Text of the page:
- Through a snafu of copyright laws so profoundly twisted, the best recourse was for New Horizons to film the movie (on the cheap) in an effort to retain the character rights.
- So OK: it was rushed into production for financial reasons, and it probably wouldn't have dazzled audiences all that much. So why was it left to languish on the shelf, with not even a bargain-bin VHS release to salvage some pennies? Well, 20th Century Fox had recently caught the SuperHero Bug, and planned to produce a huge-budget summertime blockbuster of The Fantastic Four. (The project is now ready to start filming over at Fox.) No studio wants a $2 million cheesefest dampening their eventual cash parade, so the flick was jammed into a vault.
The actors and craftsmen who worked on the film cashed their paychecks and moved on.
Like I said, the backstory is a bit more fascinating than the actual movie, but here's the scoop:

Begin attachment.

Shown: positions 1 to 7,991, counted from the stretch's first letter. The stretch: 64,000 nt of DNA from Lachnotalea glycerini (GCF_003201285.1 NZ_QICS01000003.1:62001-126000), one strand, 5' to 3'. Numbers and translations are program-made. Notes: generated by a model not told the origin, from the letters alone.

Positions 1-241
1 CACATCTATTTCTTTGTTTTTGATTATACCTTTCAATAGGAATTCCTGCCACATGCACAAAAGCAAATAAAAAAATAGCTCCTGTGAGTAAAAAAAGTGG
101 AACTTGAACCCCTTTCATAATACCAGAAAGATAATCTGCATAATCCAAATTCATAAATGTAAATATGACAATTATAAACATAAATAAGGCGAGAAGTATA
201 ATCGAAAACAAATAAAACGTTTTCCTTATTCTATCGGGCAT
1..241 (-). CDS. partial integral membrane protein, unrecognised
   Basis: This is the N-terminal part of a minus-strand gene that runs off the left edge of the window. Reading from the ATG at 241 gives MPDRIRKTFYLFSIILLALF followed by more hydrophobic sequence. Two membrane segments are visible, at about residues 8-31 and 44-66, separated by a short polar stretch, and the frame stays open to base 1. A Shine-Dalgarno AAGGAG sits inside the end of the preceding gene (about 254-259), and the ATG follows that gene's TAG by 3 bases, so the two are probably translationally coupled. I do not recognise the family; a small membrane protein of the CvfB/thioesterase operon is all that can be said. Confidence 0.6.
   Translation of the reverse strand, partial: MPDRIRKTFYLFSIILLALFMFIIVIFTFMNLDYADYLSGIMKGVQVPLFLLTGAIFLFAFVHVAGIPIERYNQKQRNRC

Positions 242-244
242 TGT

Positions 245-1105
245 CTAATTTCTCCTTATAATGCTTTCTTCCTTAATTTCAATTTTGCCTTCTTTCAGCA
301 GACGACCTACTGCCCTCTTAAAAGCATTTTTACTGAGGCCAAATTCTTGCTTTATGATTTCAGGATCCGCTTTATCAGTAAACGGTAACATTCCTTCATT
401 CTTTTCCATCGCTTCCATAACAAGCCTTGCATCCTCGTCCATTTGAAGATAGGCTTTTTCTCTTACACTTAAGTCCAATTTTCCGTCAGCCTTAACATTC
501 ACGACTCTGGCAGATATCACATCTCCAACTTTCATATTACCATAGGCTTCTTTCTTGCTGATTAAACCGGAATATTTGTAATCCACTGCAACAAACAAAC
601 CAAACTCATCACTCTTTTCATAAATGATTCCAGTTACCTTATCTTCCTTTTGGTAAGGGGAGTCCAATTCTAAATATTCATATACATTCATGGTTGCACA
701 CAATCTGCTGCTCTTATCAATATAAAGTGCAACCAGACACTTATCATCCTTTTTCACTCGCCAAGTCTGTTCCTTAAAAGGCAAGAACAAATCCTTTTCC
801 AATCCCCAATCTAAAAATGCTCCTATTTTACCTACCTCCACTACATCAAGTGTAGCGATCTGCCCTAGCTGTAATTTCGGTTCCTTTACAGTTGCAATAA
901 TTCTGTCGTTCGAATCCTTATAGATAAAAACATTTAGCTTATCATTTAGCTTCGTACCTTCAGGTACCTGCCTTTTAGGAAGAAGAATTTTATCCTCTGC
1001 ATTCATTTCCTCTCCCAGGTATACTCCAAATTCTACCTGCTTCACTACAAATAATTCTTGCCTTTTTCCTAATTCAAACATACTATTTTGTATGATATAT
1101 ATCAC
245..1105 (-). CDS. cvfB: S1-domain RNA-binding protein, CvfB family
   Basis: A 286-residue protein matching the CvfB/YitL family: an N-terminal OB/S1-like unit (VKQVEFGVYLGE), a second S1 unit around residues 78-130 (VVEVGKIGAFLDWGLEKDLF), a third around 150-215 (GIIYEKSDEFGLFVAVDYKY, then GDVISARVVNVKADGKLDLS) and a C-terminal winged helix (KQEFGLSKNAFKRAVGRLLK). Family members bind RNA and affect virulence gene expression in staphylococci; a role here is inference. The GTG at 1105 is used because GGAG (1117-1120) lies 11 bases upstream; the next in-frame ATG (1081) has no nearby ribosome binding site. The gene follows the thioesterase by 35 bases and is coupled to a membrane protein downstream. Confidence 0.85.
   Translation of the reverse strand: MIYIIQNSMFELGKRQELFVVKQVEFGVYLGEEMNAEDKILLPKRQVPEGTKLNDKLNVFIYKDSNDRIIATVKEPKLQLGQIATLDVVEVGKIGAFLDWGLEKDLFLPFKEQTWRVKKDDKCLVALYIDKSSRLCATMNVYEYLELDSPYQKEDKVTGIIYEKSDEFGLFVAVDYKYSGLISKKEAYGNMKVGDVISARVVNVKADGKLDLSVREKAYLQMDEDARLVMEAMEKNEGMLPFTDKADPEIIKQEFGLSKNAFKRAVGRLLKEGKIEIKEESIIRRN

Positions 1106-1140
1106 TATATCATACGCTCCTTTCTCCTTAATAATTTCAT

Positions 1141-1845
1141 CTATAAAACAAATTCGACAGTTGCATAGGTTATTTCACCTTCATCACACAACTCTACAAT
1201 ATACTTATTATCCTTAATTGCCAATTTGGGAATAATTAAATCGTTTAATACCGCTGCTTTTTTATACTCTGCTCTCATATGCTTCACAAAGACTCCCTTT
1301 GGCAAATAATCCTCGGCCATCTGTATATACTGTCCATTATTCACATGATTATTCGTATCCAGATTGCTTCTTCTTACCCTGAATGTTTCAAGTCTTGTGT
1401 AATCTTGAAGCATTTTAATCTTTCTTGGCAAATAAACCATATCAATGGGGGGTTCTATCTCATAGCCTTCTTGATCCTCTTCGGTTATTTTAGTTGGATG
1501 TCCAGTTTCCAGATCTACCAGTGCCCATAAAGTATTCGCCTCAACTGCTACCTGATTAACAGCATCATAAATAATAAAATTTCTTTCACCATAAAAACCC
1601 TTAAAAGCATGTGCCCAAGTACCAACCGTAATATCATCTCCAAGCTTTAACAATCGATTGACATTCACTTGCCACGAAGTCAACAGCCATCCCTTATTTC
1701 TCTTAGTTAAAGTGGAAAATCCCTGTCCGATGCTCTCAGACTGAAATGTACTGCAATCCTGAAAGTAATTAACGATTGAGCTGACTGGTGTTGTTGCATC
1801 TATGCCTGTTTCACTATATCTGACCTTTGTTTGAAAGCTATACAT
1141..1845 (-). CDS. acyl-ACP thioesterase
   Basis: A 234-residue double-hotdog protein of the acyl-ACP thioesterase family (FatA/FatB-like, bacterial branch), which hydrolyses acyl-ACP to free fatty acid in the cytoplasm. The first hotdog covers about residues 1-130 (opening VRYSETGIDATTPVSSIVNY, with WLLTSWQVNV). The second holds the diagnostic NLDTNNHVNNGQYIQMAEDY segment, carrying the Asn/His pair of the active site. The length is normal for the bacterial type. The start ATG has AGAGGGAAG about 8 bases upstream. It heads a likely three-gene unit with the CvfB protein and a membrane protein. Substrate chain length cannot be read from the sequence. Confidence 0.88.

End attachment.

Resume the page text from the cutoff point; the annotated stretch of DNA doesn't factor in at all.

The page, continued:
Remember those old Spider-Man TV-movies? The Hulk series and TV flicks? Lynda Carter as Wonder Woman?
This movie is a lot like those adorable campfests. The acting is alternately wooden and overwrought, the special effects are largely laughable, the costumes are bright and tacky, and the dialogue seems as if it should come attached to big white balloons hovering over the characters' heads.
Simply put: kids would probably dig it; kids and overgrown infants like myself who consider it a huge thrill to discover an unreleased old comic-book turkey called The Fantastic Four.
Like many comics adaptations, this one is a 'genesis' tale, in that it offers the creation of the celebrated cadre of crimefighters: Reed Richards and his three best pals are sent spaceward in a swanky spaceship, only to have an evil device wreak havoc on their DNA. Richards gains the ability to stretch all about like Gumby on speed; big lunkead Ben Grimm sprouts big orange rocks all over his skin (thus becoming "The Thing"), Johnny Storm gains the power to harness fire, and his sister Susan can now become invisible at will.